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Old 05-10-2007, 01:15 PM   #1
The.Hammer.911
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Registered: May 2007
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Linux Privilege Escalation


Hi all,

My first post. Would like to get everyone's opinion on something.

Here's a hypothetical situation regarding a hypothetical commercial application:

1. The application is intended for use by normal users.
2. The application must run in a non-interactive mode (for scripting and such).
3. The application has to run as ROOT to do it's thing.
4. The application calls various standard system utilities that are not a part of the application package.

Normally, I would expect that the system utility files that are called are not world writeable.

So here's the question(s):

Does the application have any responsibility for ensuring that it isn't going to potentially be the path to privilege escalation? If so, what would you do within the app?

Thanks!
 
Old 05-10-2007, 06:07 PM   #2
osor
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Registered: Jan 2006
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Hello and welcome to LQ.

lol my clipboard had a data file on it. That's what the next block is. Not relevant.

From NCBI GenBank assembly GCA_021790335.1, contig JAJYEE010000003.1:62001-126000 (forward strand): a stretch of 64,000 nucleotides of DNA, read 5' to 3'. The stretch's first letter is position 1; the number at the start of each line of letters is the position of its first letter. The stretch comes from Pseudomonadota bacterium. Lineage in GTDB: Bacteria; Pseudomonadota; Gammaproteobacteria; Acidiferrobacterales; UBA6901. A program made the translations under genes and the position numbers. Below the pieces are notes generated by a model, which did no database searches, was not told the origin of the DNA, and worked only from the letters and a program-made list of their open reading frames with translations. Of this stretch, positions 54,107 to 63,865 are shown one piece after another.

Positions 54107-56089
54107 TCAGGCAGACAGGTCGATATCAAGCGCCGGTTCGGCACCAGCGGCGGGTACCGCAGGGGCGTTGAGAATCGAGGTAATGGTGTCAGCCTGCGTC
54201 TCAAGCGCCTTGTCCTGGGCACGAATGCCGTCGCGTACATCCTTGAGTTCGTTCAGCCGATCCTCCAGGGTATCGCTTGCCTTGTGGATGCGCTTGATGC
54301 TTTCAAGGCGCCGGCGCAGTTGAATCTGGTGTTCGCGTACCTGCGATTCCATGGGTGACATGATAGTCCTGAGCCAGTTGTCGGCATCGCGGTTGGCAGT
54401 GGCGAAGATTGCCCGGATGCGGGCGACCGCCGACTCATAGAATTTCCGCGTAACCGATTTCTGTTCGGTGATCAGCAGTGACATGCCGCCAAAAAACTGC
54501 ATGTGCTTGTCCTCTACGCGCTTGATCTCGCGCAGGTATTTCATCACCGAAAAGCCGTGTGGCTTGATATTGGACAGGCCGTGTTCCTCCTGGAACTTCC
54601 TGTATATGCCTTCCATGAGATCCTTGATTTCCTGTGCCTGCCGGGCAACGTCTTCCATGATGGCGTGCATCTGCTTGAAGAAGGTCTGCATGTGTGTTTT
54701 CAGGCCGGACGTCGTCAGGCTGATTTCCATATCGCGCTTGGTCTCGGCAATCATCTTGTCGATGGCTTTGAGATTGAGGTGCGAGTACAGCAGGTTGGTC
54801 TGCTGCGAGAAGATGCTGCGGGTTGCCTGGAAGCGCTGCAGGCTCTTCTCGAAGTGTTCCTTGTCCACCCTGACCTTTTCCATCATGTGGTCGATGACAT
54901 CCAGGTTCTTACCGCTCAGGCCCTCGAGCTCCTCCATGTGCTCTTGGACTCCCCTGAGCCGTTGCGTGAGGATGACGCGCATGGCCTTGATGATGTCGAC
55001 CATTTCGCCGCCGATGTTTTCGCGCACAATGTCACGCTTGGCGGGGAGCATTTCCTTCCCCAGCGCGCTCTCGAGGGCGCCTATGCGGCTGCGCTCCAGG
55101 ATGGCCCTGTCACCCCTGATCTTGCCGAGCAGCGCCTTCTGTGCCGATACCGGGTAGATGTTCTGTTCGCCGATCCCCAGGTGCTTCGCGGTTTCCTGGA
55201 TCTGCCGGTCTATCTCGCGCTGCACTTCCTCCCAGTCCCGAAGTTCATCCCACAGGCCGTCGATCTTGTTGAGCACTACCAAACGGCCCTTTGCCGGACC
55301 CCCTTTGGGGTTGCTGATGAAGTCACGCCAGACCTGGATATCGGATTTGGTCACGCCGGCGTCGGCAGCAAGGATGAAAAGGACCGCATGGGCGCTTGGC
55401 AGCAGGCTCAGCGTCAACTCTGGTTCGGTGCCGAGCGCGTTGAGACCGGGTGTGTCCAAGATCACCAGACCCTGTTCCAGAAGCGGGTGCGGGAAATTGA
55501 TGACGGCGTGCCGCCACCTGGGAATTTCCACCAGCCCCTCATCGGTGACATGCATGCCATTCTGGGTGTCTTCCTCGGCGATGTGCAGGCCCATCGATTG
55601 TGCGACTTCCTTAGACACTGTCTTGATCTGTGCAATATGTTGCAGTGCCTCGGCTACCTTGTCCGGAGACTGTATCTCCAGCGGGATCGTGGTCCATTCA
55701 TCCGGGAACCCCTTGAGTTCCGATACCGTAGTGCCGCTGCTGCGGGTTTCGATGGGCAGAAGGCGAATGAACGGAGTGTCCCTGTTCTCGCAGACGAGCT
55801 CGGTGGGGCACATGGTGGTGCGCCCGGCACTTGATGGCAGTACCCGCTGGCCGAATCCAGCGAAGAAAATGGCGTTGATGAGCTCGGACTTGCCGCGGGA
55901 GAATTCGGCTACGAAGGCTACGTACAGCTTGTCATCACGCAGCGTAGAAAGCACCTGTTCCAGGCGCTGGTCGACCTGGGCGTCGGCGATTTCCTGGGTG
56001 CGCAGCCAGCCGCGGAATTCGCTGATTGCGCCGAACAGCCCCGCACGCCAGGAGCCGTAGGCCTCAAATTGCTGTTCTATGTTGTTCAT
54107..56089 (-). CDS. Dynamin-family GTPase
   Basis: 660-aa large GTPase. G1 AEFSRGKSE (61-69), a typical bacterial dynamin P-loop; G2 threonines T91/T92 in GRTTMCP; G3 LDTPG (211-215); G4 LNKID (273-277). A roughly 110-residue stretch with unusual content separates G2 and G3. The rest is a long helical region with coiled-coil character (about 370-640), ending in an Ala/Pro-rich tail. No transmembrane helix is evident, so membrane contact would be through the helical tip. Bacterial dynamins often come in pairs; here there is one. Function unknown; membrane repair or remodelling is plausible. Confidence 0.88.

To me, numbers 1 and 3 are conflicting. If the program needs special privileges to do a certain task (for example, bind to a port number less than 1024), I would suggest there are a few ways to minimize possibility of privilege escalation within the program (and yes, I think it is the “responsibility” of any app that needs special privileges to minimize the chance that it would be used for privilege escalation):
  1. Run initially as root. Do what you need to do (e.g., bind to low port) as early as possible, and then change user.
  2. Run initially as root. Change to a “normal” user, while keeping whichever POSIX capabilities are required.
  3. Run initially as a non-root, dedicated user. From within your application, execute a helper application (i.e., fork()/exec()) through sudo (your dedicated user should be given permission to run this and only this helper application as root in the sudoers file). This helper application will have the sole purpose of granting your process a special POSIX capability.
Among those, number 1 is the most commonly used. This is probably because it is more “portable” (POSIX capabilities and sudo are not found everywhere). Number 3 is the most “secure” (IMHO), since the only application running as “root” is the helper, which should be small and easy to maintain/audit. Of course, some capabilities are more valuable than others, and perhaps hijacking the application with a certain capability is privilege escalation enough for some purposes. In that case, there might be an optional step for numbers 2 and 3 that involves dropping capabilities after “doing its thing” (perhaps with the help of a helper application).

P.S., notice the lack of an apostrophe in my use of “its”.
 
  


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